I'm a little worried that it might turn out to be something like . . . Martin Luther King, Jr., telling Nichols that there should be an animated series during the original TOS run.
     
  8. Shazam!

    Shazam! Rear Admiral Rear Admiral

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    They're brilliant ideas. I'd rather those than more "we've gone to planet X to mediate between two cultures..." stories.
     
  9. Christopher

    Christopher Writer Admiral

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    No reason Gerrold would've known, since he was just a freelancer at the time. And given that the idea was scuttled by the show's cancellation, that suggests it wasn't really being considered until around 1968-9, by which point Fontana was no longer on staff. Which makes sense, given that Filmation had only been producing TV series since 1966, and presumably they would've needed a few years to establish themselves as a viable company before talking about doing TV spinoffs. So this discussion would've presumably happened at a time when the only people involved on Paramount's end were the likes of Roddenberry, Fred Freiberger, Douglas Cramer of Paramount, etc.

    And keep in mind that we did already know about the preliminary proposals for an animated show with teen sidekicks learning from the adult TOS characters. We just didn't know about the timing of that idea.

    Of course, interviews given decades after the fact can be erroneous due to imperfect memory. I'm curious to know whether this detail comes only from Scheimer's recollections or if the book contains documentation to confirm the chronology of events.

    Still, this version of the story makes sense. I have some old fanzines that were published while TAS was in production and on the air, and they had interviews and articles covering the production along with Filmation artwork. And they don't say anything about the teen-proteges idea. On reflection, I did always find it a bit hard to reconcile the existence of that idea with what I'd known before about the history of TAS. If it was a proposal abandoned years earlier, that would explain why it wasn't mentioned in those fanzine articles about the development of TAS.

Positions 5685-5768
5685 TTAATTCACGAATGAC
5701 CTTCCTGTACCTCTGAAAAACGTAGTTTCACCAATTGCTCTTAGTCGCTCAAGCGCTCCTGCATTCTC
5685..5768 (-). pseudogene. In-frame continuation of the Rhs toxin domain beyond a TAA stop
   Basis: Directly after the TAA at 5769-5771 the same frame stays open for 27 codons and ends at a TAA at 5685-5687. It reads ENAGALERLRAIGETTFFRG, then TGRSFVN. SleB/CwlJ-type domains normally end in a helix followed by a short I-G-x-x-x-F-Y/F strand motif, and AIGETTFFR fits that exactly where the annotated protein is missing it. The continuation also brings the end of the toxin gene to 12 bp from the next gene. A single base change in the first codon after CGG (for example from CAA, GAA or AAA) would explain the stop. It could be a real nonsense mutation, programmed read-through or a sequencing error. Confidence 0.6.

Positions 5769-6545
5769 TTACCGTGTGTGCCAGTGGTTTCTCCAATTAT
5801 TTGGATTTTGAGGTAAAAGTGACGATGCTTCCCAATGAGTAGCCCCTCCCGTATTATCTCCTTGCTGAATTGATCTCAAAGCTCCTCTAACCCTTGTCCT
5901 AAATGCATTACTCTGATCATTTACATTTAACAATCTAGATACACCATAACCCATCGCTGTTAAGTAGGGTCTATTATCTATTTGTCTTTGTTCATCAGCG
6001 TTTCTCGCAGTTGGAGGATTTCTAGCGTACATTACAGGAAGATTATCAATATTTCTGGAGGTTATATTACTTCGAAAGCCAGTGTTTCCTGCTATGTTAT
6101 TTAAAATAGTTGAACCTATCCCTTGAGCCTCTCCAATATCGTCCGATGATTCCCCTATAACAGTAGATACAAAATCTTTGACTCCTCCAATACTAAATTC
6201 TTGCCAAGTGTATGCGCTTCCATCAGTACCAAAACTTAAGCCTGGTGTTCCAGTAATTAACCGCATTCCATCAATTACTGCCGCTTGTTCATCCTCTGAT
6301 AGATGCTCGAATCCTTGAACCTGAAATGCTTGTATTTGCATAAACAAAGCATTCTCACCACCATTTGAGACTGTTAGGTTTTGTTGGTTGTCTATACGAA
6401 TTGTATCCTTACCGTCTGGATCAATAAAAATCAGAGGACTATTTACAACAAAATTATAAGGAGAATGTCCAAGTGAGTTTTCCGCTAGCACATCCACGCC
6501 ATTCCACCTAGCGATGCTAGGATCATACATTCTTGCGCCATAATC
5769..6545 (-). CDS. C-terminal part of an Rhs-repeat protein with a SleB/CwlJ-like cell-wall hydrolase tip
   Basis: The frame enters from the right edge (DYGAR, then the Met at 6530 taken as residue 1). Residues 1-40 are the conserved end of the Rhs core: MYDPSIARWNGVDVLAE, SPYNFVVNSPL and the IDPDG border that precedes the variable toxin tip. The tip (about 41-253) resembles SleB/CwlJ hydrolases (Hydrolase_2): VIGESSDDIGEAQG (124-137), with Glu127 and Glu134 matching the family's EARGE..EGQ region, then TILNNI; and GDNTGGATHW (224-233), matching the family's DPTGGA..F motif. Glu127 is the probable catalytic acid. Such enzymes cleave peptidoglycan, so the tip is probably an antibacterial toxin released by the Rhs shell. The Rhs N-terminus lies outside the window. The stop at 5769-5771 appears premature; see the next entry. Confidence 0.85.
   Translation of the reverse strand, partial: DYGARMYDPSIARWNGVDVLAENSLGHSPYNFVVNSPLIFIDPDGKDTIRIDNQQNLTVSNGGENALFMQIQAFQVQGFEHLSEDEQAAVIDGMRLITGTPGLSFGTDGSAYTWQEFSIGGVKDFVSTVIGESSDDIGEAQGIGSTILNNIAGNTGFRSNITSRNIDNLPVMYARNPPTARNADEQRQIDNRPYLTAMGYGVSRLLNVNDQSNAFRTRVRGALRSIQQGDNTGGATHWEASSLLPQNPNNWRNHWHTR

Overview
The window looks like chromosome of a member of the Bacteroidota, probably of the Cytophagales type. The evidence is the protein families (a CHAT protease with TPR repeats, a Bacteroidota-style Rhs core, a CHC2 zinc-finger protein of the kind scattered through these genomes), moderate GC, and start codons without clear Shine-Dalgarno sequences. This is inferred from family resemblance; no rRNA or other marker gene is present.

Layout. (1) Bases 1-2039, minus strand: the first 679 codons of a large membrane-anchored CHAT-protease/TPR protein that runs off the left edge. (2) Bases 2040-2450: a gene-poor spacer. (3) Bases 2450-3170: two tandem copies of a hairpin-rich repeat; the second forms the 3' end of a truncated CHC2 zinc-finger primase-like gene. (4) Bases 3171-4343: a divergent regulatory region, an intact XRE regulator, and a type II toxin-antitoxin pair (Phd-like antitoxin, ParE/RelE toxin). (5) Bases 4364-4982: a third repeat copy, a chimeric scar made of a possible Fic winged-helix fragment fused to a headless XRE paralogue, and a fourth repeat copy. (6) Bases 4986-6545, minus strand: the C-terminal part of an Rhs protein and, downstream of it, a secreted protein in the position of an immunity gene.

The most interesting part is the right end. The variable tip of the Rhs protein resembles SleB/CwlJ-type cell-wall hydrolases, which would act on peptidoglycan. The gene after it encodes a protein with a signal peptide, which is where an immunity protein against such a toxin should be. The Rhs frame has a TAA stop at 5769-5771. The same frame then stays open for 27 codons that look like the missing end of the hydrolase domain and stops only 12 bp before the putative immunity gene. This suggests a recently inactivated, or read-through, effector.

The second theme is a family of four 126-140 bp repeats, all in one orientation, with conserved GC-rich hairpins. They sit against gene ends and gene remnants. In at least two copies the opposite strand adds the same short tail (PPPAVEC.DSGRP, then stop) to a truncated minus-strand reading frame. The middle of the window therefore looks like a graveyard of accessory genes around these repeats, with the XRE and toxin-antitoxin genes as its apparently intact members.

Which is actually a lot more plausible than you'd think.

    Made more plausible by the fact that they were really colonies of hundreds or thousands of regular-sized tribbles. Basically just a more integrated version of an insect swarm or a bait ball.

    Those were pretty stupid, yeah. Although the mechanism for shrinking used in DS9 made vastly more sense, since it was basically a topological/dimensional alteration and they thought through the physics of different-sized air molecules and the like. The theory behind "The Terratin Incident" is incredibly stupid. Organic life forms shrink because their DNA is curling tighter? That doesn't make any sense, because living things are not made exclusively of DNA. It's only found in the chromosomes, along with other types of molecule. And its shape is vital to its ability to convey instructions to the body. Twisting DNA tighter wouldn't shrink people, just kill them.

    And everything about "Counter-Clock" is stupid and incoherent. None of its ideas have any logic to them and none of them could work. Just for one example, why would reversing time produce black stars on a white sky?

    My big problem with "The Practical Joker" -- aside from the juvenile behavior of the crew -- is that it uses sitcom-amnesia logic to cure the problem. Why would a second trip through the cloud fix the computer instead of just making it worse? As a child I figured it was because they flew through it in the other direction, but that's a pretty stupid explanation. Also, the episode's portrayal of the effects of nitrous oxide is cartoony and inaccurate.